Retirement Planning, Elder Law, and Senior Finance

4/9/2021 | By Seniors Guide Staff

For many older adults, living on a fixed income in retirement means a tighter budget. This plan works well for most until some financial “black swan” event attempts to derail it. It often comes in the form of a car that puffs its last plume of exhaust smoke before relegating to the scrap yard.

Whether new or used, vehicles are a significant expense. And unless you live near public transportation or are willing to shell out for Uber or a taxi each time you need to shop or visit a doctor, you’ll have to have one.

During our years of full-time employment, our options were to either save up our income and pay cash for a car or borrow money and repay the loan from our income.

After we retire and start living off our savings, we might need to take another approach. Here are some tips on how to buy a car in retirement.

What is the best way to buy a car in retirement?

The answer for some retirees is not to own a car. While that might be a simple and inexpensive solution for some, it isn’t realistic for most active older adults who wish to enjoy the freedom that retirement provides them. And if you decide not to have a car early in retirement and later find out living without one isn’t feasible, you’ll be forced into making a buying decision without having prepared for it.

So, here are the options from which to choose. You can determine which one appeals to you and fits into your unique financial situation.

Finance the vehicle purchase

While you were working, taking out a loan for a car was simple and convenient. As long as you had a job and no credit issues, you could secure a car loan. However, without a job and living off the money you withdraw from retirement savings, financing might be challenging. And even if you are approved, you have to find room in your budget for a car payment.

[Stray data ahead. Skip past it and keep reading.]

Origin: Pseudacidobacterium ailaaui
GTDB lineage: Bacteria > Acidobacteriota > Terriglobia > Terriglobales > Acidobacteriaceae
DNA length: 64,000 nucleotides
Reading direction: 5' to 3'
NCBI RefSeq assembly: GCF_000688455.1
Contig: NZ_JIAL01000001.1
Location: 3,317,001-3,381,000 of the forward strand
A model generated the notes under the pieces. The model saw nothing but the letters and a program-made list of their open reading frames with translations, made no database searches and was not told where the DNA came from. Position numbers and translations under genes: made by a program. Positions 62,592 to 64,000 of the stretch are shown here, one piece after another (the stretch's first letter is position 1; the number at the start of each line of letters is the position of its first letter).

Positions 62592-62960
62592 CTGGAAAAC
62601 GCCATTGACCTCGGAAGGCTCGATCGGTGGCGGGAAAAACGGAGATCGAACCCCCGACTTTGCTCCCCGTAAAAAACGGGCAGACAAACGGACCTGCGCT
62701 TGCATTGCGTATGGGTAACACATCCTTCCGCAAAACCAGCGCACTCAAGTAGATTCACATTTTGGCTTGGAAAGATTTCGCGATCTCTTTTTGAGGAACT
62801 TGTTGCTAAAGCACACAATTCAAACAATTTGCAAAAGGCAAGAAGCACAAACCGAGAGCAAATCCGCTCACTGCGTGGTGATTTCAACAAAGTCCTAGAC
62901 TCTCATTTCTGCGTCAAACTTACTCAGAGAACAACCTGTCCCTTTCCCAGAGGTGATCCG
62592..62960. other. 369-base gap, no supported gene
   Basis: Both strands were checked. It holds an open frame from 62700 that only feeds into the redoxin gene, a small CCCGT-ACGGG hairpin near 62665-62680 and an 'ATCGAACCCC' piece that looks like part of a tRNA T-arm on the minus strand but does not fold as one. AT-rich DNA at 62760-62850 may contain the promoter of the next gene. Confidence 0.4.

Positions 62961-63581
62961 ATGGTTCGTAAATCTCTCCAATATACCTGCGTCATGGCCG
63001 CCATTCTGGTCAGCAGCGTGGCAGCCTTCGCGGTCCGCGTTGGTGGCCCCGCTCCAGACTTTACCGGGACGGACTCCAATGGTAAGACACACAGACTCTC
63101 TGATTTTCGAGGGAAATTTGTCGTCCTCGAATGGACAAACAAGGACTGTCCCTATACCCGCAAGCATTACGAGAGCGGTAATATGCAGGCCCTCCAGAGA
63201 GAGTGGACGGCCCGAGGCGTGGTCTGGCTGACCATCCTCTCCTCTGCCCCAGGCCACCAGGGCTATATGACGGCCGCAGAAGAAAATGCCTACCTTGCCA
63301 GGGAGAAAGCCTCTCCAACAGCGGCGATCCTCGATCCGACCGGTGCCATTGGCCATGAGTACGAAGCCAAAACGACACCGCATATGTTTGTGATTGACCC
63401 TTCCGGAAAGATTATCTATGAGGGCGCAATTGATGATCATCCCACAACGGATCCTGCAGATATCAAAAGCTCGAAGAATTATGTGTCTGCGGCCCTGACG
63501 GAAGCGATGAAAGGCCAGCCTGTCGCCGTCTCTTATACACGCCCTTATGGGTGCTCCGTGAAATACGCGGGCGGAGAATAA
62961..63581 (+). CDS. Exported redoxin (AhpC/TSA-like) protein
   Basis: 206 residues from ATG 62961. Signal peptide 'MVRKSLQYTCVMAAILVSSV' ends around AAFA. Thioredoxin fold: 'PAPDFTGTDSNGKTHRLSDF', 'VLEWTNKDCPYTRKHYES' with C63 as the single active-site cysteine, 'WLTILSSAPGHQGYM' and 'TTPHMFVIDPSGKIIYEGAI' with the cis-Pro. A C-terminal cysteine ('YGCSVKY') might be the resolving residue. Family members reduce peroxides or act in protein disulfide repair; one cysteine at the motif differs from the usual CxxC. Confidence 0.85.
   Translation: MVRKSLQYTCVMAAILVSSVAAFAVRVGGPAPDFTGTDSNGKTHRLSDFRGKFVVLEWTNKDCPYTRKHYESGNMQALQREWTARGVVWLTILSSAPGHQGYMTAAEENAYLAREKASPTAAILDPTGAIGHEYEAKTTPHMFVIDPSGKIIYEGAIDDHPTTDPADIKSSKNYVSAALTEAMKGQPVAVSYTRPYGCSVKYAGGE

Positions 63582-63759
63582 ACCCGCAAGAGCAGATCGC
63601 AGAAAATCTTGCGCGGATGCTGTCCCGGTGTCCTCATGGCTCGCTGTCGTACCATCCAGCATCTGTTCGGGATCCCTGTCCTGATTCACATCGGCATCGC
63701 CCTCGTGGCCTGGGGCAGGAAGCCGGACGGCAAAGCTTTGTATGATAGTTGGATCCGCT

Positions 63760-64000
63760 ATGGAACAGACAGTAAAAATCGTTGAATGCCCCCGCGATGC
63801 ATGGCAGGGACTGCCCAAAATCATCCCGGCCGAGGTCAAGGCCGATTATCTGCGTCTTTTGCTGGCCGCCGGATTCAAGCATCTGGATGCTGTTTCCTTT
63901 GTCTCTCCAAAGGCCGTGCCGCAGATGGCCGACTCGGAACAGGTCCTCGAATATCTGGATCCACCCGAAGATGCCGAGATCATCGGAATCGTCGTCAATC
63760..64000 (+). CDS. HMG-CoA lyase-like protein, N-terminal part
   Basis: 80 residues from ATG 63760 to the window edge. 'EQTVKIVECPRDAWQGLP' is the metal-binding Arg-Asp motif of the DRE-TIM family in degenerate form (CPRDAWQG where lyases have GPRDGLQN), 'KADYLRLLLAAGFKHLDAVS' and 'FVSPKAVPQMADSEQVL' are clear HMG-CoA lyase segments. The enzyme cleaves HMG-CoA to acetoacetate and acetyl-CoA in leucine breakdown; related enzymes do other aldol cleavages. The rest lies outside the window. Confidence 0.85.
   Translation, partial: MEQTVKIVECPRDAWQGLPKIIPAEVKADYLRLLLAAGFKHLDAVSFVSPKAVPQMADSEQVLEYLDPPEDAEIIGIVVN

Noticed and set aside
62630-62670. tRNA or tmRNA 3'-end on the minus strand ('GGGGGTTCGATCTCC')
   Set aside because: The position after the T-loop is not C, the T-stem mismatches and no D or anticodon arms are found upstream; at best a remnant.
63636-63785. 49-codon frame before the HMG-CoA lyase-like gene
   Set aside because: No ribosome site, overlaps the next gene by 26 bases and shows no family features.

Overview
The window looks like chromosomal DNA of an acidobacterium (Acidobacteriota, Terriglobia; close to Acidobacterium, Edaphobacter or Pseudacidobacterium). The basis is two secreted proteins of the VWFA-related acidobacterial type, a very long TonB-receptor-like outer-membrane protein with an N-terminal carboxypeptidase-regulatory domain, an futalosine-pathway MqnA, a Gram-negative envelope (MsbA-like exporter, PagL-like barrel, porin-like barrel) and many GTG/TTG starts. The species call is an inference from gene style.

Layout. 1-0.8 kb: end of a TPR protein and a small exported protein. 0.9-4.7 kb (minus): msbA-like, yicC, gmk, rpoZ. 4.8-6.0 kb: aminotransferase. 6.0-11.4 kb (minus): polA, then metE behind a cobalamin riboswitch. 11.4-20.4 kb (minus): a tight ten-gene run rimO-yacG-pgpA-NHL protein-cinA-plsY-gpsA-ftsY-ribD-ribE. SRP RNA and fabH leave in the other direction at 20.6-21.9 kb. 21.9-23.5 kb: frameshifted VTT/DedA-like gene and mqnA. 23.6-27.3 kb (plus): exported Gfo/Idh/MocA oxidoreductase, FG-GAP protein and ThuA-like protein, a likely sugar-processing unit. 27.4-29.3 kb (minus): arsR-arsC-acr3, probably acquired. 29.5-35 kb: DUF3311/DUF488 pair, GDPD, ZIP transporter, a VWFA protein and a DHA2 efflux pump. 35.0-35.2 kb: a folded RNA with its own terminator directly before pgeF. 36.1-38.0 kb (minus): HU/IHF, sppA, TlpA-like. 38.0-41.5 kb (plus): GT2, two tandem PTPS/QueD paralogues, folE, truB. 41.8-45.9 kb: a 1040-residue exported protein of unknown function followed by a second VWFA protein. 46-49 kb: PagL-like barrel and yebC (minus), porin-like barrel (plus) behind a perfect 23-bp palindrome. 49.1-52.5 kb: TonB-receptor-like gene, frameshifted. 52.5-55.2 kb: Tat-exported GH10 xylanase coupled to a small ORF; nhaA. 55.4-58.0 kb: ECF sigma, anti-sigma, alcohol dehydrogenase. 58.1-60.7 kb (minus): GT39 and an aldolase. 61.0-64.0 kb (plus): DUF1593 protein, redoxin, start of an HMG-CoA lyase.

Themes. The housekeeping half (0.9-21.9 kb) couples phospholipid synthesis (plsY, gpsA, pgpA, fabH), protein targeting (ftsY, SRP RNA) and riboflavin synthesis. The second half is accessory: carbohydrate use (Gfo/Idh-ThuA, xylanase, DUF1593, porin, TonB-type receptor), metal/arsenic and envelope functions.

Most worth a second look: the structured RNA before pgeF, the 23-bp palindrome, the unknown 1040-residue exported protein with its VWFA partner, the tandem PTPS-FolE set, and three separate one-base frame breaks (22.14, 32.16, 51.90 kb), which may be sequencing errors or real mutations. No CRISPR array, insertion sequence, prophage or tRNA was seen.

Lease the car

A lease could have some advantages over buying a car for older adults in retirement. While leasing is always a source of controversy, there are a few reasons you might want to consider it:

  • The monthly payments are typically lower than a loan payment
  • You get a new vehicle more often
  • A warranty will always cover your car
  • There may be some tax advantages
  • You can walk away at the end of your lease

Withdraw the funds from your retirement account

Taking a lump sum from your retirement account is another way to purchase a car in retirement. Remember that you will be responsible for taxes on the withdrawal if it comes from a tax-deferred account. The timing of the withdrawal is another consideration since you probably don’t want to take money out of an investment account during a down market.

While taking a lump sum from retirement savings is generally preferable to a car loan or lease, it still isn’t ideal.

Planning ahead

The best way to buy a car in retirement is to plan for it. Of course, if you need a car right now, this method won’t work. But if you anticipate needing or wanting one a few years into the future, this is the way to go.

The technical term for putting aside money for a future purchase is setting up a “sinking fund.” It amounts to building the cost of a future car into your monthly retirement income plan.  

Here is how it works:

  • Decide when you want to replace your vehicle.
  • How much do you estimate you’ll spend on your next vehicle?
  • What will your current vehicle be worth on a trade-in when you’re ready to buy? (There are depreciation calculators online to help you)

For example: Say you want to replace your car in three years (36 months). You think it’s likely you’ll spend $20,000 on your next vehicle, and the depreciation calculator indicates that you might get $8,000 when you trade-in your car.

Simple math tells you you’ll need $12,000 ($20,000 -$8,000) in 36 months. Dividing $12,000 into 36 equal deposits means you must set aside about $334.00 each month.

When you are ready for your next car, you will have the cash to pay for it without high-interest car loans, lump-sum withdrawals, or a big tax bite!

Seniors Guide Staff

Seniors Guide has been addressing traditional topics and upcoming trends in the senior living industry since 1999. We strive to educate seniors and their loved ones in an approachable manner, and aim to provide them with the right information to make the best decisions possible.

Seniors Guide Staff